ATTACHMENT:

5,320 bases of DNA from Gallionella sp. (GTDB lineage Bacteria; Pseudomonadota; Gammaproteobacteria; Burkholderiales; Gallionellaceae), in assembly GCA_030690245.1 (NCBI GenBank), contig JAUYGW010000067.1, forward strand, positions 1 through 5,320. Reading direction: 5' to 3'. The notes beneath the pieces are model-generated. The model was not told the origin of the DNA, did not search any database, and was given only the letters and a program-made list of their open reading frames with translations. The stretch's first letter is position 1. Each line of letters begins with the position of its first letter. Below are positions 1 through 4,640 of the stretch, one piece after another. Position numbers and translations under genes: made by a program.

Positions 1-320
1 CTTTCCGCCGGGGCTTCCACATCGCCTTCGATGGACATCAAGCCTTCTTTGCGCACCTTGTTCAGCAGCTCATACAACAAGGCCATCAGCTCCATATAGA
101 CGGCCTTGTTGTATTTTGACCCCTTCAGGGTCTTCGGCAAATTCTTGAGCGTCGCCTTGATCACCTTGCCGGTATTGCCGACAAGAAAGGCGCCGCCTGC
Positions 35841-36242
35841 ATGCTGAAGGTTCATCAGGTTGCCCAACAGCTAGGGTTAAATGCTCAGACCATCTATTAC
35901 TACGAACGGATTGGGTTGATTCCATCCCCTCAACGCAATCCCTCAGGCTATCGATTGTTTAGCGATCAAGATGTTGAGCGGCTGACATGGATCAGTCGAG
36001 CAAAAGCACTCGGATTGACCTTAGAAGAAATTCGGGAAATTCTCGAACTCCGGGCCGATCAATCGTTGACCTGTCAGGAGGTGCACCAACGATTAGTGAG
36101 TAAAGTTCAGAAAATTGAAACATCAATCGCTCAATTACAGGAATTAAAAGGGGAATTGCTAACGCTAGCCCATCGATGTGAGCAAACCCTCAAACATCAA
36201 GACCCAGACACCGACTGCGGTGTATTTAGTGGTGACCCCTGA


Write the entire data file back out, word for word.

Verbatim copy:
5,320 bases of DNA from Gallionella sp. (GTDB lineage Bacteria; Pseudomonadota; Gammaproteobacteria; Burkholderiales; Gallionellaceae), in assembly GCA_030690245.1 (NCBI GenBank), contig JAUYGW010000067.1, forward strand, positions 1 through 5,320. Reading direction: 5' to 3'. The notes beneath the pieces are model-generated. The model was not told the origin of the DNA, did not search any database, and was given only the letters and a program-made list of their open reading frames with translations. The stretch's first letter is position 1. Each line of letters begins with the position of its first letter. Below are positions 1 through 4,640 of the stretch, one piece after another. Position numbers and translations under genes: made by a program.

Positions 1-320
1 CTTTCCGCCGGGGCTTCCACATCGCCTTCGATGGACATCAAGCCTTCTTTGCGCACCTTGTTCAGCAGCTCATACAACAAGGCCATCAGCTCCATATAGA
101 CGGCCTTGTTGTATTTTGACCCCTTCAGGGTCTTCGGCAAATTCTTGAGCGTCGCCTTGATCACCTTGCCGGTATTGCCGACAAGAAAGGCGCCGCCTGC
Positions 35841-36242
35841 ATGCTGAAGGTTCATCAGGTTGCCCAACAGCTAGGGTTAAATGCTCAGACCATCTATTAC
35901 TACGAACGGATTGGGTTGATTCCATCCCCTCAACGCAATCCCTCAGGCTATCGATTGTTTAGCGATCAAGATGTTGAGCGGCTGACATGGATCAGTCGAG
36001 CAAAAGCACTCGGATTGACCTTAGAAGAAATTCGGGAAATTCTCGAACTCCGGGCCGATCAATCGTTGACCTGTCAGGAGGTGCACCAACGATTAGTGAG
36101 TAAAGTTCAGAAAATTGAAACATCAATCGCTCAATTACAGGAATTAAAAGGGGAATTGCTAACGCTAGCCCATCGATGTGAGCAAACCCTCAAACATCAA
36201 GACCCAGACACCGACTGCGGTGTATTTAGTGGTGACCCCTGA